Samsung has been hard at work developing its connected concept cameras since 2012's Galaxy Camera. But instead of build the workings of a compact into a smartphone, as with the Galaxy S4 Zoom, Samsung has taken the opposite approach with the NX. In a market where Sony's NEX and Panasonic's G cameras reign supreme, Samsung is carving out its own niche by expanding its ultra-connected camera line to include an interchangeable lens model. And as far as we're aware, the NX is one of a kind. This latest addition to the Galaxy family definitely has the looks and build of a classic lens-switching camera, with an NX lens mount, a chunky grip handle, an electronic viewfinder and a built-in flash. There's no doubt that this particular crossover device is first and foremost a camera. However, the huge touchscreen around the back and the minimal physical controls soon give away its hybrid status. This is no ordinary snapper. And it's true that the NX can take a little getting used to at first.
For a camera with an APS-C sensor, the Galaxy NX certainly isn't the most compact, discreet model out there. It's about the size of a small SLR and its design is a far cry from the sleek little NX300. Then again, the NX does have to make room for the big 4.8" AMOLED touchscreen with 800 x 600 pixels. The display is decent quality too, with wide viewing angles, good brightness, a smooth image and reasonable colour fidelity (average Delta E = 5.4). Design-wise, the Galaxy NX inherits a similar look to the NX20. It has clear, simple curves that are soft and inoffensive with no harsh lines breaking the general flow. The body is finished in grainy black plastic, which is pleasant enough, and the handle has a very nice textured rubber coating. The chunky handle and thumb rest keep the NX easy to grip, which is definitely a good thing because the camera's weight isn't evenly balanced. The Galaxy NX is wider and heavier around the lens, which weighs it down on its left-hand side. That can be particularly tiring if using the NX in one hand. Like when handling a little SLR, you'll need to get used to using your other hand to support the camera under the lens. Still, that means you'll be able to easily reach the handy "iFn" button built onto the lens.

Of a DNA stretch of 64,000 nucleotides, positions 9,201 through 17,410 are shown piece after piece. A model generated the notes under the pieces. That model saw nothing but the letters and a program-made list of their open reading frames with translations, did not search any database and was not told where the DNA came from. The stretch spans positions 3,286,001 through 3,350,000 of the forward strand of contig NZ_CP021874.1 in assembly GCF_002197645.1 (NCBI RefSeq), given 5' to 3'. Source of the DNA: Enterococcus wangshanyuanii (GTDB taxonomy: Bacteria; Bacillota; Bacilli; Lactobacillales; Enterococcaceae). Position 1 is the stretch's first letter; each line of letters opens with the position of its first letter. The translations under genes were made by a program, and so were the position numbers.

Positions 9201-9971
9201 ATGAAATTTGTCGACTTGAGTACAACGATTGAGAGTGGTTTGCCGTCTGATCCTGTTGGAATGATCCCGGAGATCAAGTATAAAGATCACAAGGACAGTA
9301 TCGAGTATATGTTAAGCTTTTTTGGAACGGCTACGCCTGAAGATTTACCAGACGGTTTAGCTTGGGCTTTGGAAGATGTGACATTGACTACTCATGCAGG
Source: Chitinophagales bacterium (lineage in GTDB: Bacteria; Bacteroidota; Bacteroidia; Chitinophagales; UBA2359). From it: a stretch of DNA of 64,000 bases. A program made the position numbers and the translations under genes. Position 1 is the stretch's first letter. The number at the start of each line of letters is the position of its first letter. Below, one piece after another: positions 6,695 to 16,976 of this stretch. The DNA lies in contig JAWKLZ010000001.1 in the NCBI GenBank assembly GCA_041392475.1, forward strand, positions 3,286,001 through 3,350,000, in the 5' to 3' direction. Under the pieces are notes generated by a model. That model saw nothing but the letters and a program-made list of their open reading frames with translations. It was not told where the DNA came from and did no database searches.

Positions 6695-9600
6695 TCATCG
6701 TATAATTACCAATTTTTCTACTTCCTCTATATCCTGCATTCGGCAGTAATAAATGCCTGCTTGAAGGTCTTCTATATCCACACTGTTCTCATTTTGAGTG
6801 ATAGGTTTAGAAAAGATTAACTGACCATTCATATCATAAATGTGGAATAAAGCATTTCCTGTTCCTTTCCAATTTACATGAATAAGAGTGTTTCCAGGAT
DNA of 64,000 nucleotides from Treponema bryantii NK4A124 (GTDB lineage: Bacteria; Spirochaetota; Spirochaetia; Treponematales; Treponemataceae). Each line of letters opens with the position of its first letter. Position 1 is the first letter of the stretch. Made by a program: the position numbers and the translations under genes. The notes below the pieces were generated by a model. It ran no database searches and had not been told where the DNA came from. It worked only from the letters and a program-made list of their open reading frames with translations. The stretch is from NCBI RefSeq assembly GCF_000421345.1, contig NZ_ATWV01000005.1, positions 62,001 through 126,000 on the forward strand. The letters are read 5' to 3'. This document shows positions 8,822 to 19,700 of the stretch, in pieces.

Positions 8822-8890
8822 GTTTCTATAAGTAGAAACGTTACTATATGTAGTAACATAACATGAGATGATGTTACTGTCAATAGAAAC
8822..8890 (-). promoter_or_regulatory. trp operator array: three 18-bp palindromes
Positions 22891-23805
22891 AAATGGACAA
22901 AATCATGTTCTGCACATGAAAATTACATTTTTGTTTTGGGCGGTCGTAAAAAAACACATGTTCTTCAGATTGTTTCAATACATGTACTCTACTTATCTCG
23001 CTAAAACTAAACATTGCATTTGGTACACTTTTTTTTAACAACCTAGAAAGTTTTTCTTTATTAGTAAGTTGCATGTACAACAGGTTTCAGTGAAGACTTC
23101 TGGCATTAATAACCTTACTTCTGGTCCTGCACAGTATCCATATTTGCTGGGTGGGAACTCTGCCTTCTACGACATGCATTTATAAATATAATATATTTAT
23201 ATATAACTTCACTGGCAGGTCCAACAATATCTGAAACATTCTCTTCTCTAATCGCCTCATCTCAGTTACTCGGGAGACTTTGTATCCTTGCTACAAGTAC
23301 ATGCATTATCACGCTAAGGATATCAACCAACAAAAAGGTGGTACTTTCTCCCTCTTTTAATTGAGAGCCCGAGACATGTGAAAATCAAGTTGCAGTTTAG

The Galaxy NX features Wi-Fi and Bluetooth 4.0 connectivity, as well as 3G/4G support via a micro-SIM card slot in the same compartment as the battery and memory card. When loaded with a SIM, you can send snaps as MMS over 3G+ (up to 42 Mbps) or 4G LTE (up to 100/50 Mbps) when there's no Wi-Fi to hand. That can be handy when you're out and about. Don't forget to switch that function off when holidaying abroad, though, as you'll come home to a monster bill of data roaming charges. The Galaxy NX runs on a 1.6 GHz quad-core SoC, 2 GB of RAM and has 16 G of onboard storage. That can obviously be boosted with a memory card. Note, however, that the NX uses microSDXC cards! Given the camera's size, it's hard to understand why Samsung didn't just use full-sized SD.
Like the Galaxy Camera, the NX doesn't feature native call capabilities. However, you can use the built-in mic and headphones socket with apps like Skype (available to download from Google Play) for VoIP calls, turning the NX into a kind of luxury webcam.
The NX is controlled via its touchscreen, although the big clickable dial on top of the camera will no doubt reassure anyone who's used to shooting with classic cameras rather than smartphones. The function of this dial changes in relation to the mode selected. The interface and settings are as rich as what's on offer in the Galaxy S4 Zoom and the NX actually handles in a very similar way. We therefore recommend you check out our full Galaxy S4 Zoom review for an in-depth look at the interface.
Note that the camera application offers both "Standard" and "Professional" modes. We recommend that you opt for the "Professional" option, as in "Standard" mode it just feels like you're shooting with some kind of oversized smartphone. Ultimately, so long as you're OK with its rather unusual approach to things, the Galaxy NX handles perfectly well. Just watch out for the eye sensor, which is way too sensitive and tends to switch off the screen and fire up the EVF when your hands get near the display.
The Galaxy NX is a mixed bag on this front. Once switched on and running it's very fast to focus in good light, both at wide angle and at the maximum zoom setting. In fact, it even out-does the NX300, advertised by Usain Bolt for its supposedly lighting-fast performances. Focusing aside, however, this camera is otherwise bogged down by the Jelly Bean OS.